Culture Wikia

Template:Other uses2

<templatestyles src="Module:Infobox/styles.css"></templatestyles>

Murphy's Law
File:Murphys law 1986.jpg
Theatrical release poster
Directed byJ. Lee Thompson
Written byGail Morgan Hickman
Produced byPancho Kohner
  • Charles Bronson
  • Carrie Snodgress
  • Robert F. Lyons
  • Richard Romanus
  • Kathleen Wilhoite
  • Angel Tompkins
Edited byPeter Lee-Thompson
Charles Simmons
Music byMarc Donahue
Valentine McCallum
Distributed byCannon Films
Release date
  • April 18, 1986 (1986-04-18) (United States)
Running time
100 minutes
CountryUnited States
Budget$8 million[1]
Box office$9,947,631 (USA)[1]

Murphy's Law is an American 1986 thriller film directed by J. Lee Thompson from a screenplay by Gail Morgan Hickman. It was released by Cannon Films to the United States on April 18, 1986. The film stars Charles Bronson and Kathleen Wilhoite in lead roles with a supporting cast that includes Carrie Snodgress, Robert F. Lyons, and Richard Romanus.

The movie marks the sixth collaboration between Bronson and director J. Lee Thompson (following 1976's St. Ives, 1977's The White Buffalo, 1980's Caboblanco, 1983's 10 to Midnight, and 1984's The Evil That Men Do).


Jack Murphy (Bronson), a hardened, antisocial LAPD detective, frequently escapes the harsh reality that his ex-wife (Angel Tompkins) has become a stripper and his career is going nowhere by drinking. His world is turned upside down, however, when he is framed by ex-convict Joan Freeman (Carrie Snodgress) for putting her in prison earlier in his career.

Freeman murders the detective's ex-wife and begins killing off his associates while framing him for the crimes. The same police force he works for places him under arrest with Arabella McGee (Kathleen Wilhoite), a foul-mouthed petty thief he locked away. Murphy escapes from jail while still handcuffed to McGee and they pursue the real killer. While in pursuit of Freeman, who has managed to kill all of those on her hit list save Murphy, Arabella is kidnapped by Freeman and taken to the building where she was first arrested by Murphy. Murphy calls for reinforcement and is met with skepticism. Murphy heads off to rescue Arabella, in the building he is stalked by Freeman who is armed with a crossbow. Meanwhile, Arabella is bound and gagged at the bottom of an elevator shaft. The cop following Murphy arrives and draws his gun on Murphy and reveals that he is dirty and working for a mob boss named Vincenzo, whose brother was killed by Murphy. Freeman quickly dispatches the cop with an arrow. Vincenzo tires of wait and he and his two body guard enter the building posing another threat to Murphy. Murphy easily dispatches the two body guards before goading Vincenzo to try and kill him himself. Vincenzo attacks Murphy but Murphy shoots him dead. Freeman sends the elevator down in an attempt to kill Arabella. Murphy saves her just in the nick of time. But Freeman fires an arrow into Arabella's back goading Murphy into a confrontation. She attacks Murphy with an axe and he knocks her over the railing of the staircase on the top floor. She manages to take hold of the axe which is wedged in the railing. She tries to get Murphy to help her. He stands and watches as she begins to slip. She yells at him to go to hell, he responds ladies first. With that she slips and falls to her death. Murphy is loaded into the back of an ambulance with a still alive Arabella, and they head off to the hospital.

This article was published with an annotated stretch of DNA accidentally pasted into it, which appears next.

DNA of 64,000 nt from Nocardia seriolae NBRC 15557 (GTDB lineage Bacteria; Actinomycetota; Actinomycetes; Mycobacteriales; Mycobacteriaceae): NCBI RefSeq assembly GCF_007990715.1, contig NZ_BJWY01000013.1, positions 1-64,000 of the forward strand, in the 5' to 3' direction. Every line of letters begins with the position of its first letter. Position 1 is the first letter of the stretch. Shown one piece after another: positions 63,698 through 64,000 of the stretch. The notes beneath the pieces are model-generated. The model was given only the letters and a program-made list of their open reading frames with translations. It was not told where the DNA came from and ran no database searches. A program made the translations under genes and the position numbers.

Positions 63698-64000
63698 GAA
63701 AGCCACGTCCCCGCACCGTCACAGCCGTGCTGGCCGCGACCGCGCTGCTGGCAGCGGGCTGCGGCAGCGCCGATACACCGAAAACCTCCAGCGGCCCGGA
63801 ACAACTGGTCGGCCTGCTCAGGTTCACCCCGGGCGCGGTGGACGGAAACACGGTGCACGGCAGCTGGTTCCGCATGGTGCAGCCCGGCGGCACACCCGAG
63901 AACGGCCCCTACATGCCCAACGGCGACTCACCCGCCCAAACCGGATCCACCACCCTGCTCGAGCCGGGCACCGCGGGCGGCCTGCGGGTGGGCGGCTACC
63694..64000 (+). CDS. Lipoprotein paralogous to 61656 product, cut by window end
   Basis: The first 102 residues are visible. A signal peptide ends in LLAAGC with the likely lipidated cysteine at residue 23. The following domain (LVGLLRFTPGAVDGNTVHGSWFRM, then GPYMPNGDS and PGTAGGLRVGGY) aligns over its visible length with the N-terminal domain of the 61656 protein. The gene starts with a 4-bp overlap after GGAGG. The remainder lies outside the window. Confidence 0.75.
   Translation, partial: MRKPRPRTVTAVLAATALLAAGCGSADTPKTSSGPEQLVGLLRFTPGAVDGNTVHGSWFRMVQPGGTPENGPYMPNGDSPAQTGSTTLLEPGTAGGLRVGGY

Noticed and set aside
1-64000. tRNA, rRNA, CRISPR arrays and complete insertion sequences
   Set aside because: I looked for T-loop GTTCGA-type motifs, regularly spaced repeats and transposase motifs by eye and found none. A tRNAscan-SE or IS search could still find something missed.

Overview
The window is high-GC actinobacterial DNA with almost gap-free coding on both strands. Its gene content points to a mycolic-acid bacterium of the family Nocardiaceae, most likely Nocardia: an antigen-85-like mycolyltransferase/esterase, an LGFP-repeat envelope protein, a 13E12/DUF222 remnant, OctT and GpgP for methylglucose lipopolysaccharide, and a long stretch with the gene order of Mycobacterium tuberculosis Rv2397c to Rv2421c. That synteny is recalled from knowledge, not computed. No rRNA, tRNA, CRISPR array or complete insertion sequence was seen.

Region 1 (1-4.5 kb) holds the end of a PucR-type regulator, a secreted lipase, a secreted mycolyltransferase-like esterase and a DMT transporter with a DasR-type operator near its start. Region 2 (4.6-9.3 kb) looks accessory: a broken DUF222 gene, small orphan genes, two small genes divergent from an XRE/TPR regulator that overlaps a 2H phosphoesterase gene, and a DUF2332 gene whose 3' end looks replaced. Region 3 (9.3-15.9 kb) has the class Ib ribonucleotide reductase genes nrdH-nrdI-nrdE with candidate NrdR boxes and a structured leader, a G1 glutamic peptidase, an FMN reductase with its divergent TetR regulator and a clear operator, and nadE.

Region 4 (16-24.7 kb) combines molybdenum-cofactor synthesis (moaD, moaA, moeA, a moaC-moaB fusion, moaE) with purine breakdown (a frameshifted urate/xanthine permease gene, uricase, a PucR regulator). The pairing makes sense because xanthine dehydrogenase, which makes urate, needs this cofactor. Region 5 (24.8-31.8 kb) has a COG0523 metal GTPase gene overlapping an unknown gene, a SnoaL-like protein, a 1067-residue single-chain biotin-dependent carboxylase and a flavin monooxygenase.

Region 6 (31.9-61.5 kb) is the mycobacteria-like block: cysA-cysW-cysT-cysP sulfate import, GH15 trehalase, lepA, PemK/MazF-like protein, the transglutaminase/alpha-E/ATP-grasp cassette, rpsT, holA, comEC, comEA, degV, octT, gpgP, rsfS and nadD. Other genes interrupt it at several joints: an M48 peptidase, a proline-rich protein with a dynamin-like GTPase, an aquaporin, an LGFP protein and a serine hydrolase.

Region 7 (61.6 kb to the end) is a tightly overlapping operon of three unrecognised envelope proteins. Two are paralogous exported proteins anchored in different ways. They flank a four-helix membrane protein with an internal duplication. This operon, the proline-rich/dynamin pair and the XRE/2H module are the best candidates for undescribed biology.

• Charles Bronson as Jack Murphy
  • Kathleen Wilhoite as Arabella McGee
  • Carrie Snodgress as Joan Freeman
  • Richard Romanus as Frank Vincenzo
  • Angel Tompkins as Jan
  • Robert F. Lyons as Art Penney
  • Janet MacLachlan as Dr. Lovell
  • Lawrence Tierney as Cameron


Variety gave a mixed review of Murphy's Law, referring to the film as a "very violent urban crime meller, is tiresome but too filled with extreme incident to be boring."[2] The New York Times described the film's plot as "flimsy" and noted that "it seems we're meant to be drawn into this nonexistent story. Yet there's nothing, not even the obligatory injustice done to Jack Murphy, that gives the movie even the pretense of emotional power or intrigue."[3]

Online film database Allmovie gave the film one and a half stars out of five, describing it as "often silly but fitfully amusing potboiler is one of the better Charles Bronson vehicles from his 1980s era."[4]


Murphy's Law includes music by Marc Donahue and Valentine McCallum. It was photographed by Alex Phillips Jr.

External sources[]


  1. 1.0 1.1 Andrew Yule, Hollywood a Go-Go: The True Story of the Cannon Film Empire, Sphere Books, 1987 p189
  2. "Review: 'Murphy's Law'". Variety. Retrieved September 28, 2014.
  3. James, Caryn (April 18, 1986). "Murphy s Law (1986) SCREEN: 'MURPHY'S LAW'". New York Times. Retrieved September 28, 2014. line feed character in |title= at position 20 (help)
  4. Guarisco, Donald. Allmovie. All Media Guide Retrieved September 28, 2014. Missing or empty |title= (help)

External links[]

Template:J. Lee Thompson